Hyderabad:It has been a week since Jwala Gutta and Ashwini Ponnappa returned from the Glasgow Commonwealth Games with a doubles silver medal, and all we have been hearing since then is Jwala’s scathing criticism of national coach Pullela Gopichand and to a lesser degree, the Badminton Association of India.
However, those expecting a reaction from the BAI like in 2013, when it had threatened to ban the outspoken shuttler for life, are going to be disappointed. “We have no intentions of taking any player to task; BAI believes such actions would harm the game,” says K. Ch. Punnaiah Choudhary, BAI secretary (events).
This, however, doesn’t mean that the establishment is too happy with Jwala. “BAI had issued a code of conduct, under which the players were told to not approach the media on their own,” Punnaiah says.
“Every player but Jwala follows that code. If she has a problem, she should take it up with BAI and if the Association fails to take action, then she has the full right to speak to the media. “I don’t think she’s got a problem with BAI, however,” adds Punnaiah. “Whatever problems she might have, such as with Gopichand, seem to be at a personal level and BAI wouldn’t intervene in such cases.”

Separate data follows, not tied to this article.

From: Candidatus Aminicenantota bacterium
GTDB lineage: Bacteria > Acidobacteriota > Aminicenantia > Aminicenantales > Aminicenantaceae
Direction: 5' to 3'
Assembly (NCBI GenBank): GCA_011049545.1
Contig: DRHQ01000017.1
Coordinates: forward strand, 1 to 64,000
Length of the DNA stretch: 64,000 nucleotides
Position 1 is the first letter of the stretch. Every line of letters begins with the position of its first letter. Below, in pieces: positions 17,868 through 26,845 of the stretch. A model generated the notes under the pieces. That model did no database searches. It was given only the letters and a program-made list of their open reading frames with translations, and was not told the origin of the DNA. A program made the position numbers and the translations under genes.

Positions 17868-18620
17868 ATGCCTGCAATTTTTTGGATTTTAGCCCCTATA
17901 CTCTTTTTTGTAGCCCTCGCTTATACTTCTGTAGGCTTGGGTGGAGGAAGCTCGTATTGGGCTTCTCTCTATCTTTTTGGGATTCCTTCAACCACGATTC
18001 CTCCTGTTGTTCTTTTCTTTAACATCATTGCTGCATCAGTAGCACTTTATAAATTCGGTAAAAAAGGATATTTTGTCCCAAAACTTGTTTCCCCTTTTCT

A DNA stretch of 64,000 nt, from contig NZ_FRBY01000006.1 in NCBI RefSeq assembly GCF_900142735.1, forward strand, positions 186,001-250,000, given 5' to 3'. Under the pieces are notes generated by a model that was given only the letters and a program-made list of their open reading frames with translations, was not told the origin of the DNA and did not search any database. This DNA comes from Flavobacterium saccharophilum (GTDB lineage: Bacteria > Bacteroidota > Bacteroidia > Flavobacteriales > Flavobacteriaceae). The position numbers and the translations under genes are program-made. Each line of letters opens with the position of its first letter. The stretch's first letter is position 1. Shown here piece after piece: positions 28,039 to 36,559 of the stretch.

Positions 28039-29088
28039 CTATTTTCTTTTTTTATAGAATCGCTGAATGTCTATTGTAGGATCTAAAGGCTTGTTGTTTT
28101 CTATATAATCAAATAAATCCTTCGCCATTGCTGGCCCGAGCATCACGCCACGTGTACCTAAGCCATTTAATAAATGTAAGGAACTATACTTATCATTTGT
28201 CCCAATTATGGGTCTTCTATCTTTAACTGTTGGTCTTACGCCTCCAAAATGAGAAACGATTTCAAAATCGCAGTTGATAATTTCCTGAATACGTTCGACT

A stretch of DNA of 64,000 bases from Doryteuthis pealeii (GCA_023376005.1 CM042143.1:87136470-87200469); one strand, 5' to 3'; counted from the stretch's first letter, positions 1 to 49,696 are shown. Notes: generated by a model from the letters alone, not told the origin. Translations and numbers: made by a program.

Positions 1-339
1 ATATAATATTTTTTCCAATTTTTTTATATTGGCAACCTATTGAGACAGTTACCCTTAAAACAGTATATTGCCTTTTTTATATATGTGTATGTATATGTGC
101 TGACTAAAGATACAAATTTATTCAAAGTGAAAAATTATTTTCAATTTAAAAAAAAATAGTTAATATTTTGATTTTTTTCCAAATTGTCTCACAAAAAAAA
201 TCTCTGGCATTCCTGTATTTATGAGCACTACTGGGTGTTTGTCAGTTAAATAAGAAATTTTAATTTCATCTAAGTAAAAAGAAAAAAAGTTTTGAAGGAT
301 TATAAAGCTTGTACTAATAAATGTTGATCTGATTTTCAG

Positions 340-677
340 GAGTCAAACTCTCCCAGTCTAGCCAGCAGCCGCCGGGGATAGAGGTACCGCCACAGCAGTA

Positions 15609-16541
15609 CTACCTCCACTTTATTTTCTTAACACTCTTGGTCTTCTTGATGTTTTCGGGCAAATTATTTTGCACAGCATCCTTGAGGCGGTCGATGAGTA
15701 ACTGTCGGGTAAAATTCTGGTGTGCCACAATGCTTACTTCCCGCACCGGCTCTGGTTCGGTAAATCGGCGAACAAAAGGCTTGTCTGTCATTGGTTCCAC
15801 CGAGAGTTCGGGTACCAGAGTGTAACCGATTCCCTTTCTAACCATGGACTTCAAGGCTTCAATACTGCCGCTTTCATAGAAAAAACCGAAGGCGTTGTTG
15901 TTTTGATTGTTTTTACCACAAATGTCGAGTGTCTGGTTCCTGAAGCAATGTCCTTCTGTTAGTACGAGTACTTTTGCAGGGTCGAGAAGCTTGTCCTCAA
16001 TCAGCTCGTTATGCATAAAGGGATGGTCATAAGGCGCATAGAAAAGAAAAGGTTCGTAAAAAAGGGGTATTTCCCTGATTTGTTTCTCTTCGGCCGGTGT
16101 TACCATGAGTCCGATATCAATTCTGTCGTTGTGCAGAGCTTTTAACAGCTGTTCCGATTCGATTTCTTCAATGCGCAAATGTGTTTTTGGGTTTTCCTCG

One of Jwala’s complaints is about the alleged “monopoly” established by Gopi, where she claims only players from his academy are given favourable treatment. Punnaiah, however, believes that it isn’t too big a problem. “BAI never forces any player to train under a coach against his or her will. Players are free to choose their coaches.” “Jwala chose to train under S.M. Arif and she has done extremely well on the world stage. She was never forced to train with Gopichand or anybody.
“By the end of the day, the player’s welfare is paramount and BAI lets them do what they can in order to achieve the most success.” When contacted, Gopichand didn’t want to comment on Jwala.